Post AdLaQjbRkkS

Matt Dinse Dec 15, 2014 (19:46)

Might anyone be willing to provide some criticism/corrections? Elsewhere there was a translation request for a line from the Silmarillion into Quenya; upon starting to try my hand, I noticed just how rusty I've gotten (eep!). I haven't quite figured out some words, and my attempt is probably rife with Anglicisms and abnormal word order.  It doesn't look right at all.

"For that woe is past, and I would take what joy is here left, untroubled by memory. And maybe there is woe enough yet to come, though still hope may seem bright."

An tana naice néya ná, ar tuvuva (yana?) alasse ya sís mare en, úcótina rénenen. Ta cé eä fárëa naice tulien en, (though) estel cé séya calima en.

"For that pain is in the past, and I shall take joy which still abides here, untroubled by memory. And maybe there is enough pain still for-coming, (though) hope may still appear bright."

I'm not too satisfied with some aspects of that paraphrase (and how to represent it), but haven't figured out how to improve it.

Tamas Ferencz Dec 15, 2014 (22:26)

Perhaps:

An tana nwalme ná vanwa, ar mapuvan/cestuvan i alasse ya en lemya sís, útapta rénenen. Ta cenasta fárea nwalme tuluva en, [though] estel cé en lelya calima.

Tamas Ferencz Dec 15, 2014 (23:47)

If you want to retain mar-, perhaps termar- is a better fitting variant

Tamas Ferencz Dec 16, 2014 (00:21)

Thinking of that pesky "though, although", perhaps cenasta, cenasit " be it that" is the closest of the attested words to that notion?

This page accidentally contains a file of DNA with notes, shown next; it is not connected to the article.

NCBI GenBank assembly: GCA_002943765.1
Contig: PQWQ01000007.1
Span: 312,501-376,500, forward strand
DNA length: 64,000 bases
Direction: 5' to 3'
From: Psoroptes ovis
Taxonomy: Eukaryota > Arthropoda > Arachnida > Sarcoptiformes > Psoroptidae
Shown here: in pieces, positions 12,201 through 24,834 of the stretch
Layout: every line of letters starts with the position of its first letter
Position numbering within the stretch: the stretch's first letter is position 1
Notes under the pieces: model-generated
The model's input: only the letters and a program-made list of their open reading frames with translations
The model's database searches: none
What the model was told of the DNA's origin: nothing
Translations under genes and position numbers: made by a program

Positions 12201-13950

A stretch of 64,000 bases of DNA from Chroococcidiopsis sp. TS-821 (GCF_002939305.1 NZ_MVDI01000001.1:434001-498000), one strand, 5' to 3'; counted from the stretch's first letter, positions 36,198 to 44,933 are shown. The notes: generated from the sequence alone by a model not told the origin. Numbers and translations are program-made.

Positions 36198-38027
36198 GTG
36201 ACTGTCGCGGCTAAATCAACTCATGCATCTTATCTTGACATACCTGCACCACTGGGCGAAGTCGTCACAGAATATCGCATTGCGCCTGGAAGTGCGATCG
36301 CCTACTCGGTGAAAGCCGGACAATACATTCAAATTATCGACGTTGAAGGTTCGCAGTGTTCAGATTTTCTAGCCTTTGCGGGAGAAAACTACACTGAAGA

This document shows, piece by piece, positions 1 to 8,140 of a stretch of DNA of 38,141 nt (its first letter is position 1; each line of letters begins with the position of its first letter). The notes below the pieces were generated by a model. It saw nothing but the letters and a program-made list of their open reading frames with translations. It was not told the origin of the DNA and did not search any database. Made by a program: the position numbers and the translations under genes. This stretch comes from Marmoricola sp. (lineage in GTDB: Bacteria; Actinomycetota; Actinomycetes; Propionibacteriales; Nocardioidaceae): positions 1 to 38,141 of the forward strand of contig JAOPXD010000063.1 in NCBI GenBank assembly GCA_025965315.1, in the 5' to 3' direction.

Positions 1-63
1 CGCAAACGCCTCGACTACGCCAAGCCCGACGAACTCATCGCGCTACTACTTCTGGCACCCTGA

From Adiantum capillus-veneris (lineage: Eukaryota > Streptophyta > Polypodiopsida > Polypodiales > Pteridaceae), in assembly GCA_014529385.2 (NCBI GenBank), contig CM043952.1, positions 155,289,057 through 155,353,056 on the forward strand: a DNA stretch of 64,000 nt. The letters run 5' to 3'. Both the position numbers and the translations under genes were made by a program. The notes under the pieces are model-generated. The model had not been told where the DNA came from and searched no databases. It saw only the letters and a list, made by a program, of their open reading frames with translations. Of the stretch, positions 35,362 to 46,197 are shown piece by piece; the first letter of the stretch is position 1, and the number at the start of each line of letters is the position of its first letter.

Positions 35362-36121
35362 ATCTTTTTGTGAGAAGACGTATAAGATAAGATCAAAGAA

Tamas Ferencz Dec 16, 2014 (15:22)

Instead of the neologism *réne perhaps you can simply use the attested enyalie.

Björn Fromén Dec 16, 2014 (17:21)

A Q word for 'seem, appear' is sorely needed indeed, but I doubt that lelya- is the answer. In the gloss "appear, of beautiful things, hence attract, enchant (with dative)" [PE 17:151] "appear" should probably be emended to "appeal".  IIRC Chris Gilson confirmed this suspicion in a posting on Aglardh ( I'm afraid I can't provide a link).

Tamas Ferencz Dec 17, 2014 (09:48)

+Björn Fromén I remember that, and it may be true. But then it occurred to me that the gloss as it stands now curiously resembles the Hungarian verb tetszik which means "appear" but using it with dative it means " appeals to " e.g. tetszik nekem " I like it, it appeals to me". It's just too much of a coincidence to ignore

Matt Dinse Dec 19, 2014 (02:30)

Those suggestions look good! Would you say that it would turn out as enyaliénen? I recall the forms of márie and lintiénen in PE17, but I'm unsure whether the same applies to gerunds. Looks like I might want to take notes while rereading the material.

I should probably get around to making a personal 'updated' wordlist with annotations like your insights here - as Björn mentions, there were also some good points back on Aglardh, though my memory isn't as good as the two of yours.

Even though trying to access the 'old' Aglardh comes up as an error, is it still around somewhere as data (whether hosted or not)?

Tamas Ferencz Dec 19, 2014 (08:45)

+Matt Dinse the old Aglardh is down I am afraid, got so infested by spam bots I had to close it; perhaps I can restore it from an earlier database backup - I will take a look

Björn Fromén Dec 19, 2014 (16:56)

+Matt Dinse   _enyaliénen_ would definitely be my choice. It's a case of rhythmic lengthening (PE 21:67): "to rhythmic causes may largely be assigned the usual long vowel before such affixes as -li, -nen where the penult of the stem was short". No doubt this applies to forms like Oroméva, tyaliéva, vanimálion; perhaps also to plurals like atanatári, coranári